Ohio Supreme Court: Good-Faith Exception to Exclusionary Rule Inapplicable to Warrant Based on Affidavit Stating Cellphones Found at Scene of Traffic Crash ‘May’ Contain Evidence

by Anthony W. Accurso

The Supreme Court of Ohio held that the Court of Appeals erred in applying the good faith exception to the exclusionary rule where the search warrant for cellphones found at the scene of a traffic accident stated that evidence of a crime “may” be found on the defendant’s cellphone.

A vehicle being driven by Alan Schubert crossed the center line, striking another vehicle. Only Schubert survived, and while he was unconscious and receiving care at a nearby hospital, investigators determined that his blood tested positive for amphetamine, methamphetamine, and fentanyl.

Shortly thereafter, police sought a search warrant to inspect three cellphones they recovered at the scene of the accident. The affidavit accompanying the warrant stated that the phones “may” contain additional evidence in connection with the investigation, so police wanted to obtain “personal identifiers” and metadata for “incoming and outgoing calls, text messages and/or internet browsing information,” including any of this information that could be obtained from “cloud storage,” on the premise that this information “may contain evidence … to the crime” of aggravated vehicular homicide. (emphasis supplied)

While searching Schubert’s phone, police discovered pictures of nude juveniles sufficient to support multiple counts of pandering ...

Eleventh Circuit Announces Defendant Must Satisfy All Three Subsections of § 3553(f)(1) to Be Ineligible for Safety Valve

by Douglas Ankney

The U.S. Court of Appeals for the Eleventh Circuit, sitting en banc, held that a defendant must satisfy all three subsections of the First Step Act, 18 U.S.C. § 3553(f)(1) in order to be ineligible for “safety valve” sentencing relief.

Julian Garcon pleaded guilty to one count of attempting to possess 500 grams or more of cocaine with intent to distribute in violation of 21 U.S.C. §§ 841(a) and 846. His offense carried a statutory minimum of five years’ imprisonment.

At sentencing, Garcon requested application of the “safety valve” provided for in § 3553(f), which provides that for certain crimes – including Garcon’s crime of conviction – the sentencing court “shall impose a sentence pursuant to [the U.S. Sentencing] [G]uidelines ... without regard to any statutory minimum sentence, if the court finds at sentencing” that the defendant satisfies each of the five numbered subsections. § 3553(f)(1)-(5).

While both Garcon and the Government agreed that he satisfied the requirements of subsections 3553(f)(2)-(5), the Government argued that Garcon’s prior 3-point offense made him ineligible under 3553(f)(1)(B). Garcon countered that he must meet the requirements of § 3553(f)(1)(A), (B), and (C) in order to be ineligible. The U.S. District Court ...

Massachusetts Supreme Court Announces When Clock Begins to Run on Statutory Pretrial Detention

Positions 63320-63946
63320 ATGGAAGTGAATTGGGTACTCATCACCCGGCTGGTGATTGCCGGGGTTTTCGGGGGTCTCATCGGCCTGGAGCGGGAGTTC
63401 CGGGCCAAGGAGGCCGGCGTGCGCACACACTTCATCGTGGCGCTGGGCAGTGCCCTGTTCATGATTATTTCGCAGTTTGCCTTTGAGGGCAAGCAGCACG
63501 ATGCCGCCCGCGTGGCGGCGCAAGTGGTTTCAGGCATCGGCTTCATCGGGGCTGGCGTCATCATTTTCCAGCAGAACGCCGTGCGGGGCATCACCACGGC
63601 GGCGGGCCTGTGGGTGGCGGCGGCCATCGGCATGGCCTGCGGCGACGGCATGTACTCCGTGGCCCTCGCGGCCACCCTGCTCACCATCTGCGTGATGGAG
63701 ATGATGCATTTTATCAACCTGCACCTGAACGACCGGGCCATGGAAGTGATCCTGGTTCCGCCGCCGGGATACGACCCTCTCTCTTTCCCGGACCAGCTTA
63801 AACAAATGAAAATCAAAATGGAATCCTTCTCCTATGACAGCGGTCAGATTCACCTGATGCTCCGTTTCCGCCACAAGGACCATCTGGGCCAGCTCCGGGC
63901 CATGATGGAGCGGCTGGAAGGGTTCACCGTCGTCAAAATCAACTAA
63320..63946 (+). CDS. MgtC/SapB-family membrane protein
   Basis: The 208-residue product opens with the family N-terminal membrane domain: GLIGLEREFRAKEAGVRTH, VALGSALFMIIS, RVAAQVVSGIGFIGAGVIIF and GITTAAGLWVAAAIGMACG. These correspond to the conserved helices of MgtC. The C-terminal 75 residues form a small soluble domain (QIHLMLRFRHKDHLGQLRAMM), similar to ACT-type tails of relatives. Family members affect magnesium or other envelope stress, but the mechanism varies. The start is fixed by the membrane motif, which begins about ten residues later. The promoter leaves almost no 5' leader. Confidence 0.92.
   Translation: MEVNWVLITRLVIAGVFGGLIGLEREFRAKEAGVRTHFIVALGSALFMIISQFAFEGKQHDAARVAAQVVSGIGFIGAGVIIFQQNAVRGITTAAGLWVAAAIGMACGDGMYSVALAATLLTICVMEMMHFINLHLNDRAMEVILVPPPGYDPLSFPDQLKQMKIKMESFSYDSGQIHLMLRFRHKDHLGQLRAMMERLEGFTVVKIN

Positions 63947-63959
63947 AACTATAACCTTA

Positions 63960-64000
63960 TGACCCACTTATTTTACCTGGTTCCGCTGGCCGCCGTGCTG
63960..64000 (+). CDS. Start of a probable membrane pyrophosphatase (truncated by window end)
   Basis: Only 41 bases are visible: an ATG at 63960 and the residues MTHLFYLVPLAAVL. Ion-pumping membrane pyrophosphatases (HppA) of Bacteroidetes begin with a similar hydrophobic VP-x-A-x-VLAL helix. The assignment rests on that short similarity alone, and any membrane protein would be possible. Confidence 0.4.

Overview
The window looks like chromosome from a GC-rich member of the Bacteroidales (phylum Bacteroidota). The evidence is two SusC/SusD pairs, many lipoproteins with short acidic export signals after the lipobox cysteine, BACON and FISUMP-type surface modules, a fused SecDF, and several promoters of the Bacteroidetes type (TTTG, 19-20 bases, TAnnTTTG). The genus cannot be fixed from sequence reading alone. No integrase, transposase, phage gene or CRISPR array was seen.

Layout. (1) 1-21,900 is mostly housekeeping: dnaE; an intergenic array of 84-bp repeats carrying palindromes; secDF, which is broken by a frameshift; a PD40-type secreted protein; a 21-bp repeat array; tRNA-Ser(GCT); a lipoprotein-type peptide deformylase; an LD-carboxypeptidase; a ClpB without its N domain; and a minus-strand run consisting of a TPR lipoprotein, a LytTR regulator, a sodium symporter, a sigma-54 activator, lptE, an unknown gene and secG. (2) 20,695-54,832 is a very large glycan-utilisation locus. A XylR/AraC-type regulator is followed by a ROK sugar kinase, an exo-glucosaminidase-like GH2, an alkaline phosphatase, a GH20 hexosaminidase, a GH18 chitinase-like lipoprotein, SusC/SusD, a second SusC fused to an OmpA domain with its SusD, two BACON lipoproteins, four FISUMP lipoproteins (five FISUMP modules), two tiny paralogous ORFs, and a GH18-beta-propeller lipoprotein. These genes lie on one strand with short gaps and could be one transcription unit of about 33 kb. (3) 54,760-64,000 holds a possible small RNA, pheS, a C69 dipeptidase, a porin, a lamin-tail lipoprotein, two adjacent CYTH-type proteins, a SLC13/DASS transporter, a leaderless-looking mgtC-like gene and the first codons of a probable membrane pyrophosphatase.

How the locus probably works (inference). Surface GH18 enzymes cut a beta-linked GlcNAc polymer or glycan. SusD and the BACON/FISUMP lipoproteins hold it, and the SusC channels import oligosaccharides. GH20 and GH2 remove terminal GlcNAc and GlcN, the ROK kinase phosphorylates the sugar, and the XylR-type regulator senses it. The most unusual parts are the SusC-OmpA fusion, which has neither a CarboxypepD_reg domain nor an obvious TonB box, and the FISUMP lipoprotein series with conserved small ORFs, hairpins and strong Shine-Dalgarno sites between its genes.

by Harold Hempstead

The Supreme Judicial Court of Massachusetts held that the pretrial detention period in General Laws c. 276, § 58B begins to run when a defendant is detained, not when an order of detention is formally issued.

On December 26, 2021, while Chayanne Velazquez was on bail on cases he had pending in the Boston Municipal Court (“BML”) and the Superior Court in Middlesex County (“SCMC”), he “allegedly committed an assault and battery….”. He was arraigned on the new charge on February 2, 2022, in the Lynn Division of the District Department (“Lynn District Court”). The Commonwealth filed motions in the Lynn District Court, requesting pretrial detention for Velazquez on his new case, GLC 276, § 58A, that his bail be revoked, and that he be detained on the cases he had pending in the BML and the SCMC. § 58B.

The arraignment judge found that probable cause existed under § 58A to detain Velazquez without bail until the court heard arguments on the Commonwealth’s motions. At the February 8, 2022, hearing on the motions, the judge ordered Velazquez be detained until June 8, 2022, (120 days) on the Lynn District Court case (§ 58A) and until May ...

New York Court of Appeals Announces When an Alternate Juror Is ‘Discharged’ and no Longer ‘Available for Service’

by Douglas Ankney
The Court of Appeals of New York ruled that under state law an alternate juror discharged from service cannot subsequently be seated to deliberate the case.

Hasahn D. Murray and two codefendants were tried on assault and robbery charges. After counsel for both parties had given their summations to the jury, the trial judge addressed the two alternate jurors: “I can’t let you go without thanking you and telling you [that] you are excused from this case and from jury duty for about six years, that is the good news. You are excused now.” The court sent the jury to lunch, and the two alternate jurors left the courthouse.

During the break for lunch, the court learned that one of the trial jurors had discussed the case at a social gathering. The court dismissed the trial juror and – over defense counsel’s objection – contacted the two discharged alternate jurors, confirmed they had not discussed the case nor formed an opinion, and directed them to return to the courthouse the following morning. The next morning, the court re-seated the first alternate juror on the jury. The jury then began deliberations, ultimately finding Murray guilty of two counts ...

Seventh Circuit: Fugitive Who Leased Condo Under Alias Retained Expectation of Privacy so Landlord Could Not Give Valid Consent for Warrantless Search of Premises

by Richard Resch

The U.S. Court of Appeals for the Seventh Circuit ruled that a suspect in a federal drug investigation who leased a condominium using a false name retained a subjective expectation of privacy in the premises that society recognizes as reasonable, and thus, the landlord could not give valid consent to the police to conduct a warrantless search of the premises.